In a lead article, on page one of the New York Times on January 13, Li Yuan an NYT reporter, has equated the public health and medical personnel behind China’s successful battle against Covid-19 in the city of Xi’an to Adolph Eichmann, a princiapal architect of the Holocaust. The article’s opening sentence views them as typical of “the millions of people who work diligently toward” containing Covid-19 in China. The anti-Covid campaign in Xi’an, a city of 13 million has now terminated the spread of Covid-19 without a single death and limited its spread to about 2000 cases. The Nazi Holocaust designed and managed by Eichmann resulted in the extermination of millions of Jews.
The New York Times recently came through with a display of reporting that should be commended. On December 18, the paper announced its release of hundreds of the Pentagon's confidential reports of civilian casualties caused by U.S. airstrikes in the Middle East. This follows its high profile investigations into the U.S. drone murder of the Ahmadi family during the Afghanistan withdrawal, and an American strike cell in Syria that killed dozens of civilians with airstrikes. Many journalists will, rightfully, praise the New York Times for its reporting on U.S. airstrikes and the civilian cost. Far fewer will point out how the inhumanity of U.S. airstrikes were first revealed in 2013 by whistleblower Daniel Hale.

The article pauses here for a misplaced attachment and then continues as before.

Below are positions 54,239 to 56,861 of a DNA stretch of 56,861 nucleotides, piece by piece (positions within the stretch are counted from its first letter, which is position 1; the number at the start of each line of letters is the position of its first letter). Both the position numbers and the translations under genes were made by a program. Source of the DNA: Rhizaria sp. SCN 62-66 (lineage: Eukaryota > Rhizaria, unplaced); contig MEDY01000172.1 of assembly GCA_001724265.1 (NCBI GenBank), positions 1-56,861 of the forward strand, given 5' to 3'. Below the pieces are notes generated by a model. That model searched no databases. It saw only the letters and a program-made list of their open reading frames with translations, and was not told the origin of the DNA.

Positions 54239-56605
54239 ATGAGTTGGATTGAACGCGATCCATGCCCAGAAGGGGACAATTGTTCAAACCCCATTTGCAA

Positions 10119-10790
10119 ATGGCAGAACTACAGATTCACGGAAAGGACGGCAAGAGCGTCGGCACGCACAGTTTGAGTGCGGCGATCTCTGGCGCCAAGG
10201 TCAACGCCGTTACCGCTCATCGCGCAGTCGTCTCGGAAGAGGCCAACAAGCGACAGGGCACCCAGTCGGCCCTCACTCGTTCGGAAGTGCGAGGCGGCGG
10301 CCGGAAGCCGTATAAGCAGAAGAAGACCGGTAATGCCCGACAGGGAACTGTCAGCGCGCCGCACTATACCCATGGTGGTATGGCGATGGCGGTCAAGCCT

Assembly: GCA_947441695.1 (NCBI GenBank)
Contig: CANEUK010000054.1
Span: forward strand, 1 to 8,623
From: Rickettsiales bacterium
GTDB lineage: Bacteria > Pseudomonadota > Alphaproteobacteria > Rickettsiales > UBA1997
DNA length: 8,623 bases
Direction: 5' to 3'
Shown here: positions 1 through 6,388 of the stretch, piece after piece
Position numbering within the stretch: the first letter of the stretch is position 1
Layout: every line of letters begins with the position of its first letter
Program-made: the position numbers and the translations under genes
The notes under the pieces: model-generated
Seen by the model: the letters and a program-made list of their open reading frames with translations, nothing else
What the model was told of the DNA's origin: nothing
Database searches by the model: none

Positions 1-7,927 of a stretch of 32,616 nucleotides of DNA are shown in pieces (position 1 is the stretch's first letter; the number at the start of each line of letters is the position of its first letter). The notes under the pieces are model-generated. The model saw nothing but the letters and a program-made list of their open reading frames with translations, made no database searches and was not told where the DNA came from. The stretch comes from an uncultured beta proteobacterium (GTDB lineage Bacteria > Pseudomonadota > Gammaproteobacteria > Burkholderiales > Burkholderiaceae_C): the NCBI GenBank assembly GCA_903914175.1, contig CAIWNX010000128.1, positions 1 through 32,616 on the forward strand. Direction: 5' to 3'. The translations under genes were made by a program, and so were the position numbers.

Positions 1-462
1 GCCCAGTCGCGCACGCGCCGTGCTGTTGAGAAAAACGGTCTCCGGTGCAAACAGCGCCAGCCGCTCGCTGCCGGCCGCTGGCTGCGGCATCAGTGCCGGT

The recent outbreak of the Delta variant in China “shows that its strategy no longer fits. It is time for China to change tack.” So declared a lead essay atop the New York Times Opinion/Editorial section on Sept. 7 by Yanzhong Huang, a senior fellow at the Council on Foreign Relations. The Delta outbreak that “changed the game” in Huang’s words emerged after an outbreak at Nanjing international airport in July traced to a flight from Russia. Did this outbreak change anything in fact? Let’s do the numbers. Let’s do something that Huang did not; let’s look at the numbers from July 1 until Sept. 7 the date of the article, a period that brackets the Delta outbreak cited by Huang. During that period China experienced 273 new cases, about 4 per day, and no new deaths. That hardly seems like a failure.
On August 11th, after months of management’s union-busting and stalling, New York Times tech workers staged the tech industry’s first ever walkout over unfair labor practices. Among the over 300 workers taking part was Kathy Zhang, a senior manager of newsroom and product analytics at the New York Times, who echoed hundreds of years of militant worker organizers when she explained the simple yet monumental rights at stake: “we want better working conditions and we want to be able to advocate for those conditions together.” The future of organizing in the tech sector is dependent in large part on what happens here in the next few months. Because the tech industry sits at the nexus of commerce, mass media, finance, entertainment, and nearly all modern forms of communication, a strong labor movement in that sector could result in workers having power over some of the most consequential decision-making of our time.
Over 300 members of the New York Times Tech Guild walked off the job this afternoon in a planned half-day work stoppage to protest the New York Times Company’s aggressive union-busting. The stoppage was a specific protest against three unfair labor practices, or ULP’s, that the News Guild contends New York Times bosses management engaged in while trying to delay, distract or outright bust their tech workers’ fledgling union. A representative for the News Guild, which represents the NYT Tech Guild, confirmed that three specific ULPs are currently under investigation by the National Labor Relations Board. The work stoppage is the culmination of months of frustration for the Times‘ massive tech workforce, which maintains and builds all of the papers’ digital products, from its website to its various apps.